Richard Rorty's neopragmatic project of demythologization is insightful in that it provides descriptive mappings of detransient metaphors, especially the ocular and specular ones that regulate some of the fundamental dynamics in the construction of self-descriptions dominant in highbrow European/American philosophy. His perspective is intrusive because it discloses a crucial role of narrative as the background for rational exchange and critical conversation. Rorty shows us why we should speak not of "History," but "histories"; not of "Reason," not of textbook versions of enlightenment, textbook versions of the rise of the modern, nor abstraction, but rather of historically constituted forms of rationality and different styles of rationality and how they become institutionalized over time—be it by the Royal Academy in London or the Royal Academy in Paris—and how struggles to have its style of rationality become more and more dominant and even to become downright narrow and claim that its style has a monopoly on the "Real," the "Truth," "Criticism," or "Art," but rather of socially constructed notions of criticism and art linked but not reducible to political purposes, material interests, and cultural prejudices.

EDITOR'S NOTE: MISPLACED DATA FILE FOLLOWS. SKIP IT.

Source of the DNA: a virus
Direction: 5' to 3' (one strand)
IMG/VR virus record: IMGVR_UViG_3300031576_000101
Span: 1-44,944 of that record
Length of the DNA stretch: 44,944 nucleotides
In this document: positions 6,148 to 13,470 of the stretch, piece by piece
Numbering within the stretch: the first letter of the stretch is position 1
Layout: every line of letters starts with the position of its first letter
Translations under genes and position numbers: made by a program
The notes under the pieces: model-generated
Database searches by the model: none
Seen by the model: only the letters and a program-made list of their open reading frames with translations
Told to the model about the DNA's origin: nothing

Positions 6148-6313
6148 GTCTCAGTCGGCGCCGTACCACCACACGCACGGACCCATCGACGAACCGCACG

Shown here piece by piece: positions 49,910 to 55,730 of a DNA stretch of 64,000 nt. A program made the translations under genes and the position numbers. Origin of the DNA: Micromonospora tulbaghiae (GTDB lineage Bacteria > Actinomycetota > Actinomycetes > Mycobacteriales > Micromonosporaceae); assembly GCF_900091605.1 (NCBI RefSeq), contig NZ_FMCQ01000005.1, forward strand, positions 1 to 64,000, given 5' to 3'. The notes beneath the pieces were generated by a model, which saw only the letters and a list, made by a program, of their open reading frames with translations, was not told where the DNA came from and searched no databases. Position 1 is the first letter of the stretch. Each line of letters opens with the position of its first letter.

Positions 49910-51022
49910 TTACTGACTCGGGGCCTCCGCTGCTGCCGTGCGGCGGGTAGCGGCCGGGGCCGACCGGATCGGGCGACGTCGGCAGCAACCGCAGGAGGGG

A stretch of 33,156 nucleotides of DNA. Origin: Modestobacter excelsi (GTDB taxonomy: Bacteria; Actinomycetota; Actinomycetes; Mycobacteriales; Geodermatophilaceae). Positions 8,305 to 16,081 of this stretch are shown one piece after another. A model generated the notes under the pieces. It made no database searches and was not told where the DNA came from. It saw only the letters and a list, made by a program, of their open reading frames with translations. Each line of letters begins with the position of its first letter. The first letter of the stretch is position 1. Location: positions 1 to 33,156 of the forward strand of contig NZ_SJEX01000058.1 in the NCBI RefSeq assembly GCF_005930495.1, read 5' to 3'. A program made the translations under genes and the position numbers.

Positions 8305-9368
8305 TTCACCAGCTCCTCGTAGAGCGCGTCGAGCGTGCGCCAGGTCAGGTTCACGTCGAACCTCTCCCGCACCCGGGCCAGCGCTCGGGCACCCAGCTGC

Rorty's project nonetheless leaves us wanting, owing to its distrust of social analytical explanation similar to the dazzling new criticism of Steven Greenblatt and Catherine Gallagher and others. Rorty's project gives us mappings and descriptions with no explanatory accounts for change and conflict. In this way, it gives us an aestheticized version of historicism, in which the provisional and the variable are celebrated, but celebrated at the expense of who gains and who loses and who bears the cost. 

Demystification, I want to suggest, is the most illuminating theoretical inquiry for those who promote the new cultural politics of difference. Social structure analyses of empires, exterminism, class, race, gender, nature, age, sexual orientation, nation, and region are springboards (though not landing grounds) for the most desirable forms of critical practice that take history and her story seriously. Demystification tries to keep track of the complex dynamics of institutional and other related power structures in order to disclose options and alternatives for transformative practice. It also attempts to grasp the way in which representational strategies are creative responses to novel circumstances and conditions. In this case the crucial role of human agency, an agency always enacting a circumstance that is not of one's own choosing—be it the critic, the artist, or the audience as cynic. Next page

text | 1 | 2 | 3 | 4 | 5 | 6 | 7
appendx inc.©1997